[lg policy] Canada: Quebec shuts down French private school over partly English curriculum
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Tue Aug 3 14:59:18 UTC 2010
Quebec shuts down French private school over partly English curriculum
By Jan Ravensbergen, Montreal Gazette July 30, 2010 •Story•Photos ( 1 )
A decision to immediately revoke the operating permit of a private
Quebec elementary school — one that consistently turns out
high-performing, fluently bilingual youngsters — over its
English-language policy triggered Friday a promise of fiery,
unyielding refusal. The Laval-based l'Academie Lavalloise's core
policy of providing 30 per cent English curriculum — from kindergarten
through to the end of Grade 6 — was cited as one factor for the
shutdown by Quebec's education ministry. Under provincial education
regulations, that's forbidden in a French-language primary setting.
Ministry officials sought to shutdown the arts, maths and
language-rich school just three weeks before classes are set to resume
Aug. 23, triggering a "panic" among parents, said Albert DiFruscia,
president of the parents' committee. The timing, he said, makes it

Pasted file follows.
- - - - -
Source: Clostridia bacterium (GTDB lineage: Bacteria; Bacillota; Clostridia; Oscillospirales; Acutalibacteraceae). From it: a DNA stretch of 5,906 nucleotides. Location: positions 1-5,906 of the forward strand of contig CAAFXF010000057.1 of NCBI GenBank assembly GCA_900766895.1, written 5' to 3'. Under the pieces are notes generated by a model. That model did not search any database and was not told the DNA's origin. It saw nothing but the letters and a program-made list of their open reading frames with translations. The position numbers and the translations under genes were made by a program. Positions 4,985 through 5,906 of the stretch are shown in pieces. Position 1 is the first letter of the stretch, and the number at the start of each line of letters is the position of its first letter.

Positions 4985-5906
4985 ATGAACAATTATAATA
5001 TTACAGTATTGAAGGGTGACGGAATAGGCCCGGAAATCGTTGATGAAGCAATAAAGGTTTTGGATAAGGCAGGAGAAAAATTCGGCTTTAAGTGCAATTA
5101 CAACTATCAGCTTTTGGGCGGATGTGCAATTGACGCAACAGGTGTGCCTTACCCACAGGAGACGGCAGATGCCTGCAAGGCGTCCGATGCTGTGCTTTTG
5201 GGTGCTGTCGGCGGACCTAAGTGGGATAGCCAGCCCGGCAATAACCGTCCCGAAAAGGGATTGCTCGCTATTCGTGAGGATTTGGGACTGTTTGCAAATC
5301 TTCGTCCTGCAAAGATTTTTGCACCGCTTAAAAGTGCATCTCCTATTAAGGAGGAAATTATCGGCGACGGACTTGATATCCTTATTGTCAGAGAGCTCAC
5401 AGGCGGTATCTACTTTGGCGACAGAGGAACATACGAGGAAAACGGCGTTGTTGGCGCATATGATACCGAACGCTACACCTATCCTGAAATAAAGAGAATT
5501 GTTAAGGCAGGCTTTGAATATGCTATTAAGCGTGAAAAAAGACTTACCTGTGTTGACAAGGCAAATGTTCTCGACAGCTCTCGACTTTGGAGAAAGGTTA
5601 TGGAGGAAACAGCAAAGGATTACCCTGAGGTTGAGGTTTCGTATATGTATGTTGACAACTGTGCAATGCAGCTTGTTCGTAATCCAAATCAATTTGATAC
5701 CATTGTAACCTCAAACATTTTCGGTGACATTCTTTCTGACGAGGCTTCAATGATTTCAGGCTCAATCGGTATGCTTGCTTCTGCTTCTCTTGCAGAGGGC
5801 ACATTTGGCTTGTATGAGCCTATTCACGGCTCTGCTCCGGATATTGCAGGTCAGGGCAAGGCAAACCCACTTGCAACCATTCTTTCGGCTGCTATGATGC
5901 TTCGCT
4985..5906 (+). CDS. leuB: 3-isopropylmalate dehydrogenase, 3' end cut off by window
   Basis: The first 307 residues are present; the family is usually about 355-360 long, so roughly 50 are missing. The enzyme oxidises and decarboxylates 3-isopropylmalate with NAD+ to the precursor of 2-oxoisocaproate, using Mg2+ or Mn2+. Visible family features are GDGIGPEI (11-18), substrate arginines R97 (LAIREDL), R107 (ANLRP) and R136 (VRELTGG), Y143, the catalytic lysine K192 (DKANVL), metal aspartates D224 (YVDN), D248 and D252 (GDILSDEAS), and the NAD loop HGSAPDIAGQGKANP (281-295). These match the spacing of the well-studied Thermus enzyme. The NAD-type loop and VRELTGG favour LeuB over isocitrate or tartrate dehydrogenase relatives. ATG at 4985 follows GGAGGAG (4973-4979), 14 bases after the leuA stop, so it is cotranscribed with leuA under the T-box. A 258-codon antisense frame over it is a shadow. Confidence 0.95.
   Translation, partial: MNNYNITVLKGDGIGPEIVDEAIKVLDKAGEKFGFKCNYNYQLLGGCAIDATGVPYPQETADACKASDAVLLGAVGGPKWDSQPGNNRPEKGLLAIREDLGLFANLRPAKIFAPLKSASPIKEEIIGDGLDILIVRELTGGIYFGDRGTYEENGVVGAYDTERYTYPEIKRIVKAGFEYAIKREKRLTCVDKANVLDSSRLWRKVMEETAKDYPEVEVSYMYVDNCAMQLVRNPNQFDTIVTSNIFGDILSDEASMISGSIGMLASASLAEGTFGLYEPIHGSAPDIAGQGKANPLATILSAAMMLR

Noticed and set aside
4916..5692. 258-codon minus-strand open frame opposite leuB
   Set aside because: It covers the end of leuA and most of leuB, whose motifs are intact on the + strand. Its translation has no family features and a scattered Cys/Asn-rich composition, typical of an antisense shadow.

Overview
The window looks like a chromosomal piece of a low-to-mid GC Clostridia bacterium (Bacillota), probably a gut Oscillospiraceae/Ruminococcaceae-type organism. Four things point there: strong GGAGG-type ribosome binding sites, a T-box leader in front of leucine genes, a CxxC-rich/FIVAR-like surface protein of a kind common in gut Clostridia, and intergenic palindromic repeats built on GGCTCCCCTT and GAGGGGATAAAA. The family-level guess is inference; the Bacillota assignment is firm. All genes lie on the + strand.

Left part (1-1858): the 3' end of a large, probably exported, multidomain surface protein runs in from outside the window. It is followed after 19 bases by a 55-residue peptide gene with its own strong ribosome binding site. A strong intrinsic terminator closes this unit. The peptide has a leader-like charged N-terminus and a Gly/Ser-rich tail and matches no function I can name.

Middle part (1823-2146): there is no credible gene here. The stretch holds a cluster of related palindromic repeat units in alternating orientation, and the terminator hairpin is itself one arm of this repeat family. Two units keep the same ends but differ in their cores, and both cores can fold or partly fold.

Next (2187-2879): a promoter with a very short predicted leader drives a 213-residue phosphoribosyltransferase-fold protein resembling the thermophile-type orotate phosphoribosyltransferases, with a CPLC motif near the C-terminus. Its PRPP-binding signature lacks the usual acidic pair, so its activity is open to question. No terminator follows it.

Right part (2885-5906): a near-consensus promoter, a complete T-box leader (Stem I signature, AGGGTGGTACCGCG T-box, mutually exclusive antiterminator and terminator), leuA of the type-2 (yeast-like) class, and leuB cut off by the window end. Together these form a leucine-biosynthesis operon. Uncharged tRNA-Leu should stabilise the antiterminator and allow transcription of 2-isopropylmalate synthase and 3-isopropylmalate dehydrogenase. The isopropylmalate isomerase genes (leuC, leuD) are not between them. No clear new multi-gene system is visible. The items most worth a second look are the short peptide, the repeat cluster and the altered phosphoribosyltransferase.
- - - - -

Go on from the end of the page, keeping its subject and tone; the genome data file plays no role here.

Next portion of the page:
"just impossible" to place the students in other private schools.
DiFruscia said he didn't know whether the school's from-the-start
English policy "is 90 per cent or 10 per cent of the reason" for the
edict, and ministry officials weren't available to say. But the
recently retired, longtime director of the school, David Zakaib vowed
that "the school is not closing." His successor, Veronique Guindon,
was not available as she was tied up in meetings to handle the crisis.
Zakaib's mother founded the private institution 52 years ago as Le
Jardin Rose. The educational approach to math and other fundamentals
taken by the school — and the results consistently achieved — are
"impeccable," he said, citing a steady stream of graduates accepted
into such private secondary institutions as Lower Canada College and
Loyola High School. The school operates without any ministry subsidies
— instead charging a flat-fee, base tuition of $5,150 per student per
academic year, plus busing, cafeteria and other fees as applicable. A
spokesman for Quebec Education Minister Michelle Courchesne said "it's
too early to say" whether the school's doors will be forced closed,
alluding to a series of meetings under way after the school officials
went public with the shutdown.
Other long-standing issues of contention between the ministry and the
school include the qualifications of specialized teachers — such as
dance, gym and arts and crafts instructors. Courchesne is planning to
meet with representatives of the parents' committee Monday, Cedrick
Beauregard said, to lay out their options for moving their children to
other schools. A prepared statement cited "non-respect of certain
requirements of the Regime pedagogique and the Program de formation de
l'ecole quebecoise" as the reason for the school's closure.
Read more: http://www.vancouversun.com/Quebec+shuts+down+French+private+school+over+partly+English+curriculum/3344129/story.html#ixzz0vYTaFELF
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